News

Tuesday, 29. September 2009

Independent network of scientists confirms the efficacy of hypertonic saline for cystic fibrosis

Cystic fibrosis Cystic fibrosis
Genetic disorder that affects most critically the lungs, leading to thick, viscous secretions.
patients produce mucus in their airways that is difficult to clear. This often leads to infections and damage to the lungs.

To clear this mucus chest physiotherapy and drugs are applied. Inhaled hypertonic saline (with a percentage of salt from 3 to 7%) has been increasingly used for this purpose during the past few years. Scientists from the Cochrane Collaboration have now published a systematic review, which summarises and evaluates all existing results of clinical studies with inhaled hypertonic saline in cystic fibrosis cystic fibrosis
Genetic disorder that affects most critically the lungs, leading to thick, viscous secretions.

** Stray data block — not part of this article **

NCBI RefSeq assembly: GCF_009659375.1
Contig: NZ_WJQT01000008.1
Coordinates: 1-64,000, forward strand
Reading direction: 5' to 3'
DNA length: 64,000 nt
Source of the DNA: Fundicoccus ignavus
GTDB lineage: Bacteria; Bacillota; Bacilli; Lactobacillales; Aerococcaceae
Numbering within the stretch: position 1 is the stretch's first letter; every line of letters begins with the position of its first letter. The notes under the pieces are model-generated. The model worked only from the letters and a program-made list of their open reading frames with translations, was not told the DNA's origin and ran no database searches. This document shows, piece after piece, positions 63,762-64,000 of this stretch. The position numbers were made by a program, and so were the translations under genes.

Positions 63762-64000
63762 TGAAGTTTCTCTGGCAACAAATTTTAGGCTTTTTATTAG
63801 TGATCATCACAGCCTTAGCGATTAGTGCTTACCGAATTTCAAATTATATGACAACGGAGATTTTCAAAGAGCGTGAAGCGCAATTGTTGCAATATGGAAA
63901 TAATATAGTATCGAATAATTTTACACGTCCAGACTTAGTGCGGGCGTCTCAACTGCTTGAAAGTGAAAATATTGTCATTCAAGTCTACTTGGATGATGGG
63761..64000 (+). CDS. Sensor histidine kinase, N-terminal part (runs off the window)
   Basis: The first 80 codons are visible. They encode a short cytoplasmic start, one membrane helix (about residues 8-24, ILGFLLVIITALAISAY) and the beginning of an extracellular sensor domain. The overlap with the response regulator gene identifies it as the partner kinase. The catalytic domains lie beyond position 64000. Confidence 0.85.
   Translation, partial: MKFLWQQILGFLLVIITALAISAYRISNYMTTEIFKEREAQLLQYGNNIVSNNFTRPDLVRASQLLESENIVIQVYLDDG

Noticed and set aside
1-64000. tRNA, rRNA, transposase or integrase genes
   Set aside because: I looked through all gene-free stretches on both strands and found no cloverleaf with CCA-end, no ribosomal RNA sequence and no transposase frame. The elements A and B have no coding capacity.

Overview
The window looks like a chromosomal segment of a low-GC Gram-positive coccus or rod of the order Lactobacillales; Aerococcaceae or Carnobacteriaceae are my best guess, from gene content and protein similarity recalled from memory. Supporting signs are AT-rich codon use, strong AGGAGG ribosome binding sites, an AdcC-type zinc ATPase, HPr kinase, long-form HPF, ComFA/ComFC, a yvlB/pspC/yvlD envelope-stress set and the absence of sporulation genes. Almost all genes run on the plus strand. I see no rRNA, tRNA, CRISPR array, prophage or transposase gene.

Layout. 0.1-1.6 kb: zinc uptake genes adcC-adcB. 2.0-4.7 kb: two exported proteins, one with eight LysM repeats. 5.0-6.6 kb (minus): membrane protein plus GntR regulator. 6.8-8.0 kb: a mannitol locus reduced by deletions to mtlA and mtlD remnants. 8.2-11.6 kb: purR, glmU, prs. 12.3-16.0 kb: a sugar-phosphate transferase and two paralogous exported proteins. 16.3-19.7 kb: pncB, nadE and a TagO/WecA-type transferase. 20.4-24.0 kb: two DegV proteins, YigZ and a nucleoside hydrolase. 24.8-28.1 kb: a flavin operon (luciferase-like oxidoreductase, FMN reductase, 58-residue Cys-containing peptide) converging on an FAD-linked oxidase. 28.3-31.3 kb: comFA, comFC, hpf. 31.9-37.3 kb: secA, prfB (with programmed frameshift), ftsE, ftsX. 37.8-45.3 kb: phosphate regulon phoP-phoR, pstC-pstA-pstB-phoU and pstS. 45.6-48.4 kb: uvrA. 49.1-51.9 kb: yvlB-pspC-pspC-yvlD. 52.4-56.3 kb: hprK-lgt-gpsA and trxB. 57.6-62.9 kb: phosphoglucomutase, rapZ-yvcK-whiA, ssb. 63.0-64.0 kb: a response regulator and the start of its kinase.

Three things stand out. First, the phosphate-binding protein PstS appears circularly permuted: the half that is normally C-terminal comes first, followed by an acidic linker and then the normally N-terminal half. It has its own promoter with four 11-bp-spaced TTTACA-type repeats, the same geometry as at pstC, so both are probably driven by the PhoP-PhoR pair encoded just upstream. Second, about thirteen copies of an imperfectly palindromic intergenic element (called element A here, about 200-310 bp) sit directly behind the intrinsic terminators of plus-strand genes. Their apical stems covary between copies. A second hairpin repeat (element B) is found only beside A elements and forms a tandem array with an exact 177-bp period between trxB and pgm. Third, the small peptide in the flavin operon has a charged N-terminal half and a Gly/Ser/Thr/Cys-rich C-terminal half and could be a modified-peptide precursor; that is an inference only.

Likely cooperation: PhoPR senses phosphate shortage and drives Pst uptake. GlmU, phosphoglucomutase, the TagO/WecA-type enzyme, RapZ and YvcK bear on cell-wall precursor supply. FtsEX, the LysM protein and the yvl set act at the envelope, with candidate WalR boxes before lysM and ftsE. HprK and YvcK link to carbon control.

. 12 clinical trials were on hand for the authors and they conclude: there is now sufficient evidence to recommend the routine use of hypertonic saline in cystic fibrosis cystic fibrosis
Genetic disorder that affects most critically the lungs, leading to thick, viscous secretions.
as this therapy is linked to less exacerbations and improved quality of life. There are generally few adverse events – however as a precaution a bronchodilator bronchodilator
A bronchodilator is a substance that dilates the bronchi and bronchiole.
should be taken before the inhalation of hypertonic saline.

Hypertonic saline is on the market as convenient and safe single dose ampoules. MucoClear 6% is available on prescription in the United Kingdom since 2008.

The Cochrane Collaboration is an international network of scientists and physicians. The main purpose of this non-profit organisation is to develop substantiated scientific evidence that can work as decision guidance in the health care system.

Source: Wark P, McDonald VM. Nebulised hypertonic saline for cystic fibrosis cystic fibrosis
Genetic disorder that affects most critically the lungs, leading to thick, viscous secretions.
. Cochrane Database of Systematic Reviews 2009, Issue 2. Art. No.: CD001506